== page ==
It seems extreme to me to come onto a dedicated sub-forum just to bash the pedagogy it's dedicated to. It seems extremely tolerant for the Mod here to let it stand.

Hopefully the OP learns something here ...
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BBB1976
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PostPosted: Fri May 05, 2017 5:11 pm    Post subject: Systematic approach. Extreme or not? Reply with quote

Oh please......I am not bashing anything. As I said it didn't work for me but some fine studio players I know use it.
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kehaulani
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PostPosted: Fri May 05, 2017 5:47 pm    Post subject: Reply with quote

Then I'll just add that I have used the book and it hasn't bothered me at all.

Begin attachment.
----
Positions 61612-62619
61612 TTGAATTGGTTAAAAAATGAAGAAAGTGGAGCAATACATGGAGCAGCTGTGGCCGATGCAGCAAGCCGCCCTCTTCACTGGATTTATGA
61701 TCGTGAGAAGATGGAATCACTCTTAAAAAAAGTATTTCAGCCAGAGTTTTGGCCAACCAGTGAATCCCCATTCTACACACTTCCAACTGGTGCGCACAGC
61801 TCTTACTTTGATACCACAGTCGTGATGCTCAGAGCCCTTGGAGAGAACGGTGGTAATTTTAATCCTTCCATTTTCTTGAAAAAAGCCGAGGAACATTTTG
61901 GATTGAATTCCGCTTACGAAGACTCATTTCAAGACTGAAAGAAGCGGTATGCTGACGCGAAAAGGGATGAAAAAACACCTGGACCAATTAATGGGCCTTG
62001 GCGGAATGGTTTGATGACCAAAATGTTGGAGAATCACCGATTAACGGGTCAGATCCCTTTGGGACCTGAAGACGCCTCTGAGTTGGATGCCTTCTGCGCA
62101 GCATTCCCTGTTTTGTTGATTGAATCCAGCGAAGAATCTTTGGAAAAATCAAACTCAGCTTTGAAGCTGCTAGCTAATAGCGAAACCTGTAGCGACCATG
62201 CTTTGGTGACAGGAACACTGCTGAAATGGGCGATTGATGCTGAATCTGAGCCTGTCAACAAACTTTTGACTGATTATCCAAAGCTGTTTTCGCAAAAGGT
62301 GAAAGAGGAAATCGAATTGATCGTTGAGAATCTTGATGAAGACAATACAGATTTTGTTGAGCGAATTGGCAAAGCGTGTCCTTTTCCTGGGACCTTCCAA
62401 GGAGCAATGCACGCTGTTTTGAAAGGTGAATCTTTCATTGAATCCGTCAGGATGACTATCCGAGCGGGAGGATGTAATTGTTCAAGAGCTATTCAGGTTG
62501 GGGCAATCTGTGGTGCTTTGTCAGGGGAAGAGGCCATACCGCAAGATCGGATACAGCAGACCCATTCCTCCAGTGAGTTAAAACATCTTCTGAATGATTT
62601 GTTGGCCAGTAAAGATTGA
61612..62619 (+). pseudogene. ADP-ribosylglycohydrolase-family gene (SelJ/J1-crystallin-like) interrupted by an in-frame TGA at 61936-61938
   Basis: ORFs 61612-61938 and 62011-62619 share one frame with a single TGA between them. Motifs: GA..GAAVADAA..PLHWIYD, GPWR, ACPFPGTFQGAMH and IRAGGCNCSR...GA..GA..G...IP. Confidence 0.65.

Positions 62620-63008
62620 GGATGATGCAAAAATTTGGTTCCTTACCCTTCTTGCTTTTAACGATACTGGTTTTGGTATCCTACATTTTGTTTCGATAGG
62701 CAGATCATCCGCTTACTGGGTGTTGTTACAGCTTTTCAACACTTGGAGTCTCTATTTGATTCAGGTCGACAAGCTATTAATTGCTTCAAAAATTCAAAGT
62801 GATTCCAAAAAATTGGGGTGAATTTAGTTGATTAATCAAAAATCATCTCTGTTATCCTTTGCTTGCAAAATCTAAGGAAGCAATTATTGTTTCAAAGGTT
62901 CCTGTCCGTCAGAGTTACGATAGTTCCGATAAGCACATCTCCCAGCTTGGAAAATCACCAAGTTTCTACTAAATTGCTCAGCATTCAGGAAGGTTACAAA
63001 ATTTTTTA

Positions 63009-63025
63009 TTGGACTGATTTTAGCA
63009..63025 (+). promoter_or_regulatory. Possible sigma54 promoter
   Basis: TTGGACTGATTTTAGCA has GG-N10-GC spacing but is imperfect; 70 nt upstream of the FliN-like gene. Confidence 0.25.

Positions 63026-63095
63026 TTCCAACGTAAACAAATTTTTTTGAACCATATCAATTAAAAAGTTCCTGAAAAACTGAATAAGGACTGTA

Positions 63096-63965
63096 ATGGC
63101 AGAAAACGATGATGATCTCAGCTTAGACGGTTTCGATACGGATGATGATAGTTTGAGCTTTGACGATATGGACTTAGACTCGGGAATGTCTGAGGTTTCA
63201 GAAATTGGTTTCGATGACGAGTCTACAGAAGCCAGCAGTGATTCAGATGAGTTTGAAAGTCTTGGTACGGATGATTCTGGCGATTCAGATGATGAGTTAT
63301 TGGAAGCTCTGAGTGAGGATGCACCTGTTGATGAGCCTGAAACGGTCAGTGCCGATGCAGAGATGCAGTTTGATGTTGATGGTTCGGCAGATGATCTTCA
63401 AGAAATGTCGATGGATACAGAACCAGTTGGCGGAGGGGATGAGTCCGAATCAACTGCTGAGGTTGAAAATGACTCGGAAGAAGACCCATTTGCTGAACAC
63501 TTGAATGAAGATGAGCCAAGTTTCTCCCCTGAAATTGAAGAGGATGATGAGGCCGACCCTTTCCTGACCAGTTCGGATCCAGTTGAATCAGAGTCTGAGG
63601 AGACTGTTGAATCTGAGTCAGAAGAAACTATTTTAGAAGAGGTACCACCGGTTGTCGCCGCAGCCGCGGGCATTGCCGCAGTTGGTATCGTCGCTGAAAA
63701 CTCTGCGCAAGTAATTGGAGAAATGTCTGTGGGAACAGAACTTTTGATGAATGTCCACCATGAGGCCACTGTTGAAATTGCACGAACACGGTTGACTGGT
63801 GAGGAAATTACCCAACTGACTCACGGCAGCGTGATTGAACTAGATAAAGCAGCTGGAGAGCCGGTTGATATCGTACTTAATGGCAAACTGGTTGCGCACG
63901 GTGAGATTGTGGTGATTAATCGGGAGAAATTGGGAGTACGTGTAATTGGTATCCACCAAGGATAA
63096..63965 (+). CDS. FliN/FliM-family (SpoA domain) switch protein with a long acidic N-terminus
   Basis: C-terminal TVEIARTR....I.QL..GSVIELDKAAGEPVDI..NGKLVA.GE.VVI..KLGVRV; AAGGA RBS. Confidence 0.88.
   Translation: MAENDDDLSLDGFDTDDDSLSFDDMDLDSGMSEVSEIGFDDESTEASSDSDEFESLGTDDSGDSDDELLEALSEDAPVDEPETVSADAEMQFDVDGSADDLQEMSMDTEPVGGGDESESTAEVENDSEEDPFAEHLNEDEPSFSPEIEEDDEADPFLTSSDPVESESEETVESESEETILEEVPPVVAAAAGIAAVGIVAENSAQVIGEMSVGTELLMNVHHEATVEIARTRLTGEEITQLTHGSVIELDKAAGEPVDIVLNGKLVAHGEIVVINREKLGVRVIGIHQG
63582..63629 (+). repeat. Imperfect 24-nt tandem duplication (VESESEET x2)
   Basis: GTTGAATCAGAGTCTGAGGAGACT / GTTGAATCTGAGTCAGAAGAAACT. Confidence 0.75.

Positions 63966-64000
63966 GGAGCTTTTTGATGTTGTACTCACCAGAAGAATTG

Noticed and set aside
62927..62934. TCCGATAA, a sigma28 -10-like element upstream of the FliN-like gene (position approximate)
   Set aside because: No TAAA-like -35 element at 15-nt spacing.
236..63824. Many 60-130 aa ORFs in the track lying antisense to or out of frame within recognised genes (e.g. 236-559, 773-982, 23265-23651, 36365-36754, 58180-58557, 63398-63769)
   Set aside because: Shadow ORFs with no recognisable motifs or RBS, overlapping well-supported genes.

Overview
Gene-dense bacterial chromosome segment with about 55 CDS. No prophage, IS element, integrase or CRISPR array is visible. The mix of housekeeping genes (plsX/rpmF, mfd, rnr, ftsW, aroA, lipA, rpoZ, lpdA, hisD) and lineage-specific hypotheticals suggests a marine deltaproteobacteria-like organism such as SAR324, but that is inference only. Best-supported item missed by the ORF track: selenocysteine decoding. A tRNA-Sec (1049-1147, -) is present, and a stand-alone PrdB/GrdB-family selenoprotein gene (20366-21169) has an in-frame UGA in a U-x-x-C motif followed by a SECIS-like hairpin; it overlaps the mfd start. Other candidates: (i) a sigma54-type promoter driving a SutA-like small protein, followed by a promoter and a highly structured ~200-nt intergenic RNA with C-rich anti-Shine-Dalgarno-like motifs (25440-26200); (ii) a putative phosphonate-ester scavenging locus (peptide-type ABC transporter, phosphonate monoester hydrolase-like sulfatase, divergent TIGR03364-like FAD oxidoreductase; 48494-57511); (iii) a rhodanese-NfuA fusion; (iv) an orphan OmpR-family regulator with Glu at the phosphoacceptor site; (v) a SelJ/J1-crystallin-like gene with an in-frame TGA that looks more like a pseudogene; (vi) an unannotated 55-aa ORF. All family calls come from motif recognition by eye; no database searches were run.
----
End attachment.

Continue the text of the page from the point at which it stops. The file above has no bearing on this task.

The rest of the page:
I can see where it may not be as effective for some symphony players as other methods. I may be wrong here, but it seems to have a generalist or studio player vibe to it. But that hardly means that it damages players. I don't see how.

I wonder if, no insult to anybody intended, that its not as a result of the above comments, that just plain common sense wasn't used.
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ljazztrm
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PostPosted: Sat May 06, 2017 12:38 am    Post subject: Reply with quote

Quote:
PostPosted: Fri May 05, 2017 2:53 pm Post subject: Reply with quote
I am sure the OP's colleague's claims are if not dubious, a very gross exaggeration. I've never met a person who would be so foolish as to stick with a book a full year, until it eventually caused him not to be able to play "a single note". I mean, for gosh sake, was the guy able to play only perhaps one note the day before he finished the book?!?! Gimme a break...

Everything Matt said (and Ron's comment about resting as much as you play during the individual exercises which is one of the things Matt meant when he wrote his number Seven above) is as good as it gets. Pops and others wrote good stuff, too.


+1!